Sales of multifamily properties in the U.S. came to a halt in the third quarter, driven by rising interest rates and economic uncertainty, according to the National Multifamily Housing Council’s Quarterly Survey of Apartment Market Conditions. Many multifamily investors are choosing to sit on the sidelines amid the high cost of debt and fluctuating cap rates, which have been a driving factor in investors’ decision-making. “This has caused the market for apartment transactions to come to a virtual standstill, as buyers seek a higher rate of return that sellers are unwilling to accommodate via lower prices,” NMHC Chief Economist Mark Obrinsky said in a press release. Multifamily transactions fell 17 percent in the third quarter, according to data from MSCI, though deals are still up 25 percent so far in 2022 compared to last year.
A majority of respondents to the NMHC survey also reported higher vacancy and lower rent growth compared to the past three months. The survey, which is based on four indexes produced quarterly by NMHC, market tightness, sales volume, equity financing, and debt financing, was taken in mid-October of this year. Among the results, 89 percent of respondents reported lower sales volume in the multifamily sector, with only 1 percent reporting sales volume was higher than it had been three months prior, and seven percent reporting no change in volume. Sixty-six percent of respondents said markets were looser than the three months prior, while 77 percent said equity financing was less available than it was over the previous three months.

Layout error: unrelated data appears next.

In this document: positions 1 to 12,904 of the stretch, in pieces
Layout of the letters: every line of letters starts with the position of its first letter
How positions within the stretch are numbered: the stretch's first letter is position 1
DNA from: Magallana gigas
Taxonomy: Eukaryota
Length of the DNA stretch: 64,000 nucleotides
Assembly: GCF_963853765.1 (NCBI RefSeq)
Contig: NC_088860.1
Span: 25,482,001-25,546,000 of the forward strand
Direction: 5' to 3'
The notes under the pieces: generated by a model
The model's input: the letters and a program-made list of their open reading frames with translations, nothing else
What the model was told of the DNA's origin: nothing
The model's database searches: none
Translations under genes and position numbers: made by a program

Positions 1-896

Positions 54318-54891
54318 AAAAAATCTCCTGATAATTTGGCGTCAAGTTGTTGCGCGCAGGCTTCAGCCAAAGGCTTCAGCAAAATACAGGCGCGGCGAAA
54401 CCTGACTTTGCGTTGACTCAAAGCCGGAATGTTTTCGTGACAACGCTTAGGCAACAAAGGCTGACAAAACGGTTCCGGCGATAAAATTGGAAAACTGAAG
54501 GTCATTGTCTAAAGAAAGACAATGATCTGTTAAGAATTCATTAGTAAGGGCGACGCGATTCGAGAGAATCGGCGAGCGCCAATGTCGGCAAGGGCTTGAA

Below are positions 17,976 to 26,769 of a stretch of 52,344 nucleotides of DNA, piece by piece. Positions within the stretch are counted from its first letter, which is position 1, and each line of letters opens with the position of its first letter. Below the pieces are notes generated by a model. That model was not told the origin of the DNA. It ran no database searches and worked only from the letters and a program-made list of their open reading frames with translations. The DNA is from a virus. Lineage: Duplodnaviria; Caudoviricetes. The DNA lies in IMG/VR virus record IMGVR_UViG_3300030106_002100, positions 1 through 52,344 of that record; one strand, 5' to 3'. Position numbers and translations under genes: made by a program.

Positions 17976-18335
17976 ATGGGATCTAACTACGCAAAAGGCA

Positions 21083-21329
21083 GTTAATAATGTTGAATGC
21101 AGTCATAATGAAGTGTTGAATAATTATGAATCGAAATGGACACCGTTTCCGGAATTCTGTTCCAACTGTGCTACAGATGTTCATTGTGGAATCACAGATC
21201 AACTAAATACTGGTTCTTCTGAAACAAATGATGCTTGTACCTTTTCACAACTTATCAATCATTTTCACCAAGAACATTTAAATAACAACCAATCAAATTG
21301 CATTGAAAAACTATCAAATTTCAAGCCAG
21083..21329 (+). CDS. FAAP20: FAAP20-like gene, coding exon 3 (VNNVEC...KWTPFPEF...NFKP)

The sales pause comes at a time when apartment rent growth has been steadily declining. While rent prices are still much higher than they were 12 months ago in most cities around the country, on a month-to-month basis, the national median rent for one- and two-bedroom apartments has been falling in the 100 biggest U.S. cities, according to data from Zumper. The cities with the biggest percentage decreases in October were Lincoln, Nebraska, where prices fell 6.3 percent, followed closely by Baton Rouge, Louisiana; Buffalo, New York; San Jose, California; and Durham, North Carolina. With inflation still at a record high, another rate hike by the Fed this week and potentially more to come, taking a wait-and-see approach amid fluctuating market conditions is probably a smart move for a lot of multifamily investors.